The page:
Vikram Pandit: Citigroup's '$27 Million Man'

By William Patalon III
Executive Editor
Money Morning/The Money Map Report

Just six weeks after he took the helm of the biggest U.S. bank - and only one week after Citigroup Inc. (C) reported a $9.83 billion quarterly loss - the embattled lender granted newly minted Citi Chief Executive Officer Vikram Pandit nearly $27 million worth of stock and 3 million stock options, according to regulatory filings and media reports.

According to a filing with the U.S. Securities and Exchange Commission, Citi awarded Pandit 1.095 million shares of stock as part of his executive-compensation plan. It was part of an executive-officer incentive plan that Citi adopted in 1999, according to the Reuters news service.

Citigroup said Pandit, 50, also received options to buy 1 million shares at $24.40 each, 1 million shares at $30.50 each, and 1 million shares at $36.60 each. Each of these awards vests in four equal-sized annual installments. The higher exercise prices carry respective 25% and 50% premiums over Citigroup's closing share price on Jan. 22, the day the options were granted.

Citigroup shares ended the week at $26.64. At that price, the stock was 52% from their 52-week trading high of $55.55.

Although Pandit's options aren't vested - and can't be exercised - at Citi's mid-afternoon trading price of $28.28 yesterday (Thursday), the first block of options had a paper value of $3.88 million - taking the current value of his compensation package up over $30 million.

The stock award constitutes Pandit's first direct stake in Citigroup shares, the filing shows. Citigroup acquired his Old Lane Partners LP hedge fund firm last summer for about $800 million.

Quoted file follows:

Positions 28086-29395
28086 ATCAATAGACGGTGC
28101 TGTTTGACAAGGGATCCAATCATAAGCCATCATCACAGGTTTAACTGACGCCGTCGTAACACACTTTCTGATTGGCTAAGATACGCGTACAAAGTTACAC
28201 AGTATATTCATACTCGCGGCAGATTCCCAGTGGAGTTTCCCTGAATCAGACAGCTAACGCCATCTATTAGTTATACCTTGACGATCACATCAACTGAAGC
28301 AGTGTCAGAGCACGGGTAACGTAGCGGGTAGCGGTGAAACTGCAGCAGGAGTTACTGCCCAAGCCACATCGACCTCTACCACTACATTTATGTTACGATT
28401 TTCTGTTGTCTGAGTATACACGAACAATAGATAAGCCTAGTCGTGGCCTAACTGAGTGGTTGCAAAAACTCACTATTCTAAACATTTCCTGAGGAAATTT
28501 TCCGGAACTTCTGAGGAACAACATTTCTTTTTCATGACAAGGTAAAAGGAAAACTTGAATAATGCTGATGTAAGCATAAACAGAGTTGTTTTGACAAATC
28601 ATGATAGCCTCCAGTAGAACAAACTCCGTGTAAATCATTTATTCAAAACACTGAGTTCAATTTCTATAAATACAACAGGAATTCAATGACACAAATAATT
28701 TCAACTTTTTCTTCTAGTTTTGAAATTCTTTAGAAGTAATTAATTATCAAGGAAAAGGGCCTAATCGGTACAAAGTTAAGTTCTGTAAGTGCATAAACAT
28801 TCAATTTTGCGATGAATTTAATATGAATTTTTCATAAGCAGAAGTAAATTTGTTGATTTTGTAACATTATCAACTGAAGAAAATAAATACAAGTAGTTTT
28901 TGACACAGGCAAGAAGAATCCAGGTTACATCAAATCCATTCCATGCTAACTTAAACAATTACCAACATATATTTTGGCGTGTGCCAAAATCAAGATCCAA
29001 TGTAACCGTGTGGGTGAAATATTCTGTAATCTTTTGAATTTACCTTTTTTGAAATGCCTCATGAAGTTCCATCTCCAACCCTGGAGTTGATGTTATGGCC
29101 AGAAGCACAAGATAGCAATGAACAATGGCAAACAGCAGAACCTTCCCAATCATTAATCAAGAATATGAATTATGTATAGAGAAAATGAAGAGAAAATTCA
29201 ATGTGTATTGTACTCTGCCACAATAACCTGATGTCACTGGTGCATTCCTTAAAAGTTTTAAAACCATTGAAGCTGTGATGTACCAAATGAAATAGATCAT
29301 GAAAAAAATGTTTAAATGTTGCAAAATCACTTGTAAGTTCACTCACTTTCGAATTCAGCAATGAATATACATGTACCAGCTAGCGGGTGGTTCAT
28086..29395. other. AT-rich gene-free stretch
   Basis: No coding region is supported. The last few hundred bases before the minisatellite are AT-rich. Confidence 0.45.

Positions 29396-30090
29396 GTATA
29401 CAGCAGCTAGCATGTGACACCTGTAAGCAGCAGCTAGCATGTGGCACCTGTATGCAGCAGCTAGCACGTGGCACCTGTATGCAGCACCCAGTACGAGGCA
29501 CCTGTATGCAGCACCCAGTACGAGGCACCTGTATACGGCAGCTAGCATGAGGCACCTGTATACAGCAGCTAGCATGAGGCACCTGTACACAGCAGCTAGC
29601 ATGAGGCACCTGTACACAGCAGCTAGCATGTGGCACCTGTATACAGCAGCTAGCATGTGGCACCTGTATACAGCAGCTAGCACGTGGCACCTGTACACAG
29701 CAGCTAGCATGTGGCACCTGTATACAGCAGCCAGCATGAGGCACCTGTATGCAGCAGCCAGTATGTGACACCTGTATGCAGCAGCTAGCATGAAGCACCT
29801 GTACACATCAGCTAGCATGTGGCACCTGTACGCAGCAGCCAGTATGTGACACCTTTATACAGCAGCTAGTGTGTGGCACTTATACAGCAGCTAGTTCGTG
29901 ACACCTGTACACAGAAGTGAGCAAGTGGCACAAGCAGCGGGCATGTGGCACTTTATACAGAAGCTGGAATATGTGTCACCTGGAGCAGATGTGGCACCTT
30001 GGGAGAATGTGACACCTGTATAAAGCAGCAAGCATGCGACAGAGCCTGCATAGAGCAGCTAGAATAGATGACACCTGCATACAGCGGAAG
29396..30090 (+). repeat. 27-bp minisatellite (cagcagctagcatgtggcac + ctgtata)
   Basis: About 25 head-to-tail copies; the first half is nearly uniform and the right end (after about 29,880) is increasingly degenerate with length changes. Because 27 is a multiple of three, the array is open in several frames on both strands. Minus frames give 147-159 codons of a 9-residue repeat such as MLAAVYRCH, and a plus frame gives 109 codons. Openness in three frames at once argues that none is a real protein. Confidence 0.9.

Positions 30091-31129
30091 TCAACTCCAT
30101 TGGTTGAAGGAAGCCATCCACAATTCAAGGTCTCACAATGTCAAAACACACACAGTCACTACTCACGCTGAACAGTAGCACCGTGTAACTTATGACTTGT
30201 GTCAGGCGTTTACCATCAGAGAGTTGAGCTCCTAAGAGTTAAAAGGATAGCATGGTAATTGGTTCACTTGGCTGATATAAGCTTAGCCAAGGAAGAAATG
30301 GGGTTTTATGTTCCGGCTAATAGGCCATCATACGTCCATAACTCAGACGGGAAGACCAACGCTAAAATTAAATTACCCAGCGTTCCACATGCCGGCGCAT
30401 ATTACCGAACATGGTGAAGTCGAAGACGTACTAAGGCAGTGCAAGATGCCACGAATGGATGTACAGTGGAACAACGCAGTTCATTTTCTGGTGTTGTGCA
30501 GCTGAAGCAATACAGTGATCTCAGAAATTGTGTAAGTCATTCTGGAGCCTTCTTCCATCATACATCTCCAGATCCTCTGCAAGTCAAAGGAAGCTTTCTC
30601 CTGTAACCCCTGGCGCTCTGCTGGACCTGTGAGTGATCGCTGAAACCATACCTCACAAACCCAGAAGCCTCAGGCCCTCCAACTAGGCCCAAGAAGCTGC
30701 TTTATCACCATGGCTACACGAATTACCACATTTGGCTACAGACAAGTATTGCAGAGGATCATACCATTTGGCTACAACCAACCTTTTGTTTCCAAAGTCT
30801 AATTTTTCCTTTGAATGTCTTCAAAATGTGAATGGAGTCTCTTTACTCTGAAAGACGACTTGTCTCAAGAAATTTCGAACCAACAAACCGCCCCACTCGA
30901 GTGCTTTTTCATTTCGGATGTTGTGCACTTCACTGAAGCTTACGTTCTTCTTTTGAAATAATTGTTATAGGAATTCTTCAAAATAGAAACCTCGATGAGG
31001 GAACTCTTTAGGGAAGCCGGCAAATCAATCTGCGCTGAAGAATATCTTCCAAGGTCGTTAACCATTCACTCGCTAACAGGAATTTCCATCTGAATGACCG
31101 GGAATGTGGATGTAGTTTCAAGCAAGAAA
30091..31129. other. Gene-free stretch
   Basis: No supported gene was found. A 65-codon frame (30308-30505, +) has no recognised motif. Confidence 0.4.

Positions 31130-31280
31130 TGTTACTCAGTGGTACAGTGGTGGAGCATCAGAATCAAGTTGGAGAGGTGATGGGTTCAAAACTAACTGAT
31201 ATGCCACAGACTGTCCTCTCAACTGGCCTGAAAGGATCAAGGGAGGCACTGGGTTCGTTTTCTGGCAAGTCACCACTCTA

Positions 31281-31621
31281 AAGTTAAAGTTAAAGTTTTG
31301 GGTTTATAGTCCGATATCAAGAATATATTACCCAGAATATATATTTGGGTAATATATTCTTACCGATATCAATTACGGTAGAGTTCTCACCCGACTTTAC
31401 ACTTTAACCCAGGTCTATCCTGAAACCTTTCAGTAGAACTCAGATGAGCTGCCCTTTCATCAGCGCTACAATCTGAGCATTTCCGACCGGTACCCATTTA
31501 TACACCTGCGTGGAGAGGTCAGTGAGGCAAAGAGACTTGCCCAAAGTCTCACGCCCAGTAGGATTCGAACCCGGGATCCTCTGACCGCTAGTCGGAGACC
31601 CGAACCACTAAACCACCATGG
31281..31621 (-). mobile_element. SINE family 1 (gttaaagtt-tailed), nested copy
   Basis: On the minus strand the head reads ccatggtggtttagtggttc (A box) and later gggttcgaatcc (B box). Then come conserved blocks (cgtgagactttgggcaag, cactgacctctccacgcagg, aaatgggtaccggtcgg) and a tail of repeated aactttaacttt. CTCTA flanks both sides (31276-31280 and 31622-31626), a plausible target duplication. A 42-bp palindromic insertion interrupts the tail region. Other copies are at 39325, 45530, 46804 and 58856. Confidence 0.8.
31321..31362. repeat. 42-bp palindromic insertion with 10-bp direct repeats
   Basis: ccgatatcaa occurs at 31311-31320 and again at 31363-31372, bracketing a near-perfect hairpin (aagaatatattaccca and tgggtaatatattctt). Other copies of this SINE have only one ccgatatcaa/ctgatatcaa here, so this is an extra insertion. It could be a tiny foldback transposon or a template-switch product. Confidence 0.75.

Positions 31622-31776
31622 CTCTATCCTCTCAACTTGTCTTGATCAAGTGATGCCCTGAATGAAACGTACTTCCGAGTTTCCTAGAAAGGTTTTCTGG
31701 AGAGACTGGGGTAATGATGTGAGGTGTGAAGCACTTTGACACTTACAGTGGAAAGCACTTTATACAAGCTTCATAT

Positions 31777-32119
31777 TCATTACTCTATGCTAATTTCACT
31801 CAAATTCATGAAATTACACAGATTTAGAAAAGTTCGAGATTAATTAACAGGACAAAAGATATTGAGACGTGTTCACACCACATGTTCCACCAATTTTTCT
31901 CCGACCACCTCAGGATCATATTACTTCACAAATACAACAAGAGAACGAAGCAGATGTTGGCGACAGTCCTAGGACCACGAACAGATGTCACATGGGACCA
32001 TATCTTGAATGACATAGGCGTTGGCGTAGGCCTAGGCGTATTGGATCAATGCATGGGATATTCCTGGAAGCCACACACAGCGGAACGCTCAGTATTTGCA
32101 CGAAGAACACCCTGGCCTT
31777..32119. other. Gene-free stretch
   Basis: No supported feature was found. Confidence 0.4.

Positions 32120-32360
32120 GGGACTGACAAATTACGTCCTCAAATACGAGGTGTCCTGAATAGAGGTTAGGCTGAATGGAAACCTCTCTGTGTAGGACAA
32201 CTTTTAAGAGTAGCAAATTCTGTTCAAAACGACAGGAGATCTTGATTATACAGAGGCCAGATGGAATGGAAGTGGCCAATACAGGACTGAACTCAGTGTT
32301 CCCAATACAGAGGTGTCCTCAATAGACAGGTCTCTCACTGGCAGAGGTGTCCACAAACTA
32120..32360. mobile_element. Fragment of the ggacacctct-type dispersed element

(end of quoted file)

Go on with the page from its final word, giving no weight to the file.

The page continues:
Citigroup also awarded stock, options or both to more than two-dozen other senior executives and directors, other SEC filings on Thursday show. It is expected to disclose 2007 compensation for top executives in a proxy filing later this year.

Although stock awards and stock-option grants often arouse the ire of investors and of shareholder-activist groups, management experts say such components of the compensation package are crucial for two reasons:

  • First, they align the financial interests of the CEO and other top executives with the interests of the company's shareholders: Both want the company to perform well financially and want the share price to rise.
  • And, second, by making the stock-and-option grants vest in increments over a multi-year stretch, the executive has a long-term stake in the company's success - and is tied to the company for a longer period of time.

Pandit became chief executive after his CEO predecessor - Charles O. "Chuck" Prince III, 57 - resigned under pressure on Nov. 4, largely because of mounting losses from soured loans and complex securities known as collateralized debt obligations.

Citigroup is one of more than 90 U.S. companies expected to face resolutions seeking a greater say for shareholders on pay of top executives at their annual meeting this year. At the company's stockholders' meeting last April, shareholders rejected a proposal that would have given them an advisory vote on pay for Citi executives.

Other executives received Citigroup shares, too, including:

  • Sir Winfried Bischoff, 66, who became Citigroup's chairman in December, acquired a net 179,519 shares, worth about $4.4 million under the 1999 incentive plan. This increased his stake in Citigroup to 423,542 shares.